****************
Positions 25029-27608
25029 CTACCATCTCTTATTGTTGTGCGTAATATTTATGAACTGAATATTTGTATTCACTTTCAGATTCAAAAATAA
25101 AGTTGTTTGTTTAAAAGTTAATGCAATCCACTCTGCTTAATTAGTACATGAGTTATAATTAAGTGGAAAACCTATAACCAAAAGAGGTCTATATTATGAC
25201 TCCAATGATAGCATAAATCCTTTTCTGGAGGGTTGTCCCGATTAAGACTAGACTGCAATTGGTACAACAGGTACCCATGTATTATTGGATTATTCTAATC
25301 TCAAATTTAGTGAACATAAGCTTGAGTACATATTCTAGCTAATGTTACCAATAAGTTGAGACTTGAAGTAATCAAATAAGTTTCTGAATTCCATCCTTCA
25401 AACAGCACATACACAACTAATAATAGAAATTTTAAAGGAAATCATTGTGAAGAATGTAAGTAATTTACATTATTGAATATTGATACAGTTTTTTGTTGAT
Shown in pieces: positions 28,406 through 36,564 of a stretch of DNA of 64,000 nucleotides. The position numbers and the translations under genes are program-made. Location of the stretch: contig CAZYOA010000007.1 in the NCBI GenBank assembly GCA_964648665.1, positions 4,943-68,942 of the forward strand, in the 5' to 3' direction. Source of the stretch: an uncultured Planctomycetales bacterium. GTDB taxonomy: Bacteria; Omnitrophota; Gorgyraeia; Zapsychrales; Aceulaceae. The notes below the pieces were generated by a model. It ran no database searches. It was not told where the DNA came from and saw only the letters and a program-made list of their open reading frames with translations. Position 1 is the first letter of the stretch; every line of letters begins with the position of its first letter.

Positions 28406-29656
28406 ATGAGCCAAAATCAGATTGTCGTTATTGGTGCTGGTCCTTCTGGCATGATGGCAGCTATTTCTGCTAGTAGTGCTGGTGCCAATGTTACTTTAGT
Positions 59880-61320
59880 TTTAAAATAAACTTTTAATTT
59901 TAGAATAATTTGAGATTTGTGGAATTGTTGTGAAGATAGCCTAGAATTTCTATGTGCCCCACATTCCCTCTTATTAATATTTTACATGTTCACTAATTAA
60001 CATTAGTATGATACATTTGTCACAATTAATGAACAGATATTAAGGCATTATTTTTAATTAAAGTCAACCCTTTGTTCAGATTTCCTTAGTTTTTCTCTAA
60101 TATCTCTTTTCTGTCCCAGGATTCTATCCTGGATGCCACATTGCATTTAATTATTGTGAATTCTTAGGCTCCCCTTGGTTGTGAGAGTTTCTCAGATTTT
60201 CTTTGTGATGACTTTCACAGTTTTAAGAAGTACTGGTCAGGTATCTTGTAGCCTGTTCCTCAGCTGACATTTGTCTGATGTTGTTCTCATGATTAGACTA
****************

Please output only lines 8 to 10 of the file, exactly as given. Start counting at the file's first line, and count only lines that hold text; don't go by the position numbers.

Positions 28406-29656
28406 ATGAGCCAAAATCAGATTGTCGTTATTGGTGCTGGTCCTTCTGGCATGATGGCAGCTATTTCTGCTAGTAGTGCTGGTGCCAATGTTACTTTAGT
Positions 59880-61320